Coarse-grained Cloud Economics

Let’s further discuss DW economics in the cloud.

Decoupled Multi Instance DW
Fig. 1 The Same Old Multi-DW Picture

Imagine that DW#2 in Figure 1 supports queries from your corporate finance department who are, on the average, active twelve hours a day M-F, from 6A to 6P. Further, let’s imagine that in the cloud nodes cost $4/hour.

If DW#1 and DW#3 run 24 by 7, 360 days per year, then the combined cost of the two is $483,840/year.

If DW#2, the finance cluster, runs on elastic cloud infrastructure, the annual cost will be $4*12*360 = $17,280. If the finance cluster runs in-the-cloud, but on infrastructure that is not elastic, the price will be $4*24*360 = $34,560, or twice as much.

Note that DW#1 and DW#3 may also be able to turn on and off, or scale up and down with an average reduction in the resources required, reducing the costs for those applications.

Your cloud provider is responsible for providing elastic compute on-demand. They have to deliver resources when the financial folks request them. If on any given day someone works over, the servers must be available. If servers handle the overtime with just one node, your application should elastically reduce the cluster size. If, during quarter-end, finance requires more nodes to support a trial-close process, scaling up occurs.

The point is that finance needs an average of 12 hours per day. They do not need a static configuration.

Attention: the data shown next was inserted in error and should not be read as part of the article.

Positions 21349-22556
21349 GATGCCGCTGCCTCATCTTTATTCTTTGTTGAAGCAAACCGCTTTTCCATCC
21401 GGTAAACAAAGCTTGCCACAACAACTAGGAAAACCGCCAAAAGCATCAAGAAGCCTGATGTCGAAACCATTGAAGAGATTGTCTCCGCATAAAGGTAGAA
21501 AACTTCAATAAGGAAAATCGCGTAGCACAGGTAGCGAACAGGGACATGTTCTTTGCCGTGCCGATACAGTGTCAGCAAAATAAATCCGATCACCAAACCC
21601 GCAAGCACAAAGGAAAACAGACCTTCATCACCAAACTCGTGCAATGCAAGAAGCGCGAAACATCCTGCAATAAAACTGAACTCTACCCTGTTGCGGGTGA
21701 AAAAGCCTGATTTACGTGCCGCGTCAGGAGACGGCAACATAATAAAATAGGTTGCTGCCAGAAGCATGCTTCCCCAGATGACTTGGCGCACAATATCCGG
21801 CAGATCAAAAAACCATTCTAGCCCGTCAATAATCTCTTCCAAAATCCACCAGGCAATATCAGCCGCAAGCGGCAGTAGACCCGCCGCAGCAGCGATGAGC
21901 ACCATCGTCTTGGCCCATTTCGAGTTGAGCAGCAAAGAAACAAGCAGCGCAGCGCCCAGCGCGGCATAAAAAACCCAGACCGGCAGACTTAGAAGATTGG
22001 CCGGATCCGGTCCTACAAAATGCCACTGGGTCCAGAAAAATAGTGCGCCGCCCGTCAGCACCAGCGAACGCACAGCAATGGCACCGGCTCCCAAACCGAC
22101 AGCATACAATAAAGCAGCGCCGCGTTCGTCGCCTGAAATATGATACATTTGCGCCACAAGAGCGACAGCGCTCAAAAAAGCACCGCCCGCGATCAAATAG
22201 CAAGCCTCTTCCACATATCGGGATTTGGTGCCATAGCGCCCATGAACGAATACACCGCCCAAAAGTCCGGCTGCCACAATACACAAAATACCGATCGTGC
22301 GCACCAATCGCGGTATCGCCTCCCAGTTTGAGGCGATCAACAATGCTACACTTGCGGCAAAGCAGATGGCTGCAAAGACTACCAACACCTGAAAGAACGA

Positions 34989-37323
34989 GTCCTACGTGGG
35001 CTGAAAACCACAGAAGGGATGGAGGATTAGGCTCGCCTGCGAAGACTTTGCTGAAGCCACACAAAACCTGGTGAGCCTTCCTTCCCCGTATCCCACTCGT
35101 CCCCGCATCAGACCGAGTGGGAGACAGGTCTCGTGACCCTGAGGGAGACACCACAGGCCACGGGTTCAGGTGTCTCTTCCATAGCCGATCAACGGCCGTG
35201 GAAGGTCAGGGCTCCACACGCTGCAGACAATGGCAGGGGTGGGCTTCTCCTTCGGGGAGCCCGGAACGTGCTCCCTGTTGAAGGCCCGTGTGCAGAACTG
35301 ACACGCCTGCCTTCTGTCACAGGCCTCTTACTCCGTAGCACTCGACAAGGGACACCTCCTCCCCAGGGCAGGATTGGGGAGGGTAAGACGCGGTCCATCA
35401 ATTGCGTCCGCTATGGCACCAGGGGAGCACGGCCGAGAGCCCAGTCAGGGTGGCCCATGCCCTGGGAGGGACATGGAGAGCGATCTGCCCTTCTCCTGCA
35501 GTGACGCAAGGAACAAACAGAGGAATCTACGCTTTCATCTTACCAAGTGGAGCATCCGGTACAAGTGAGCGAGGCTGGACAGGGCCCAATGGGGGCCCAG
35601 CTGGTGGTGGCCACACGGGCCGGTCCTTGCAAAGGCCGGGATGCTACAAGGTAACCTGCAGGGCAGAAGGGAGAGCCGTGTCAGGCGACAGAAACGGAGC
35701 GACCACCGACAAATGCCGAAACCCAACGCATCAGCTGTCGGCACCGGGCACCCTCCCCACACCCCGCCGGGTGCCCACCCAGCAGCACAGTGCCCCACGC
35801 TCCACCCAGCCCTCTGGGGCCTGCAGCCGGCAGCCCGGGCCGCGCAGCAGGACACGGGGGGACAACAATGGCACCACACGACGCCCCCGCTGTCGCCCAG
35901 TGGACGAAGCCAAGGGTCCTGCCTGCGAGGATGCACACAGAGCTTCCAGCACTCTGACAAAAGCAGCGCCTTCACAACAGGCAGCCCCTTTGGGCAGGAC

In the CIO world, elasticity may feel problematic. Elasticity supports variable prices. Static costs are predictable. CIOs want predictability, but it would be silly for a CIO to desire predictable high costs over low variable costs.

High costs come from elastic infrastructure without a scalable application or database. Imagine an application where we might double the resources and the cost per minute but not halve the number of minutes.

I mentioned before and will say again: cloud-native computing holds the ability to economically apply massive compute to a scalable problem to reduce response times by factors of a hundred or a thousand.

Cloud computing is not about taking short-term advantage of current tax laws to move some capital budget to the operating budget. If, as a CIO or CFO, you can make this immediate move, good-for-you. I believe that as CIO or CTO, you need to understand the longer-term implications and begin the process of moving to cloud-native technology. There is where cost-reduction lies.

Wrapping up: using massive compute to improve performance allows your top database architects to focus on applying new technologies to new business opportunities rather than using their rare skills to tune around performance issues in current applications. Using massive compute to improve performance reduces the time from when information arrives to the time when that data becomes actionable by your business. Using massive compute provides the ability to implement new advanced compute-intensive analytics to optimize the business further.

I apologize for the preachy nature of this last paragraph, but I believe that cloud computing supports multiple business application paradigm-shifts, and I want to incite leaders to act. It is not just about out-sourced infrastructure. I hope that the explanations help make the opportunities clear.

Next time I’ll start showing how database functionality can be further optimized to run ever more economically.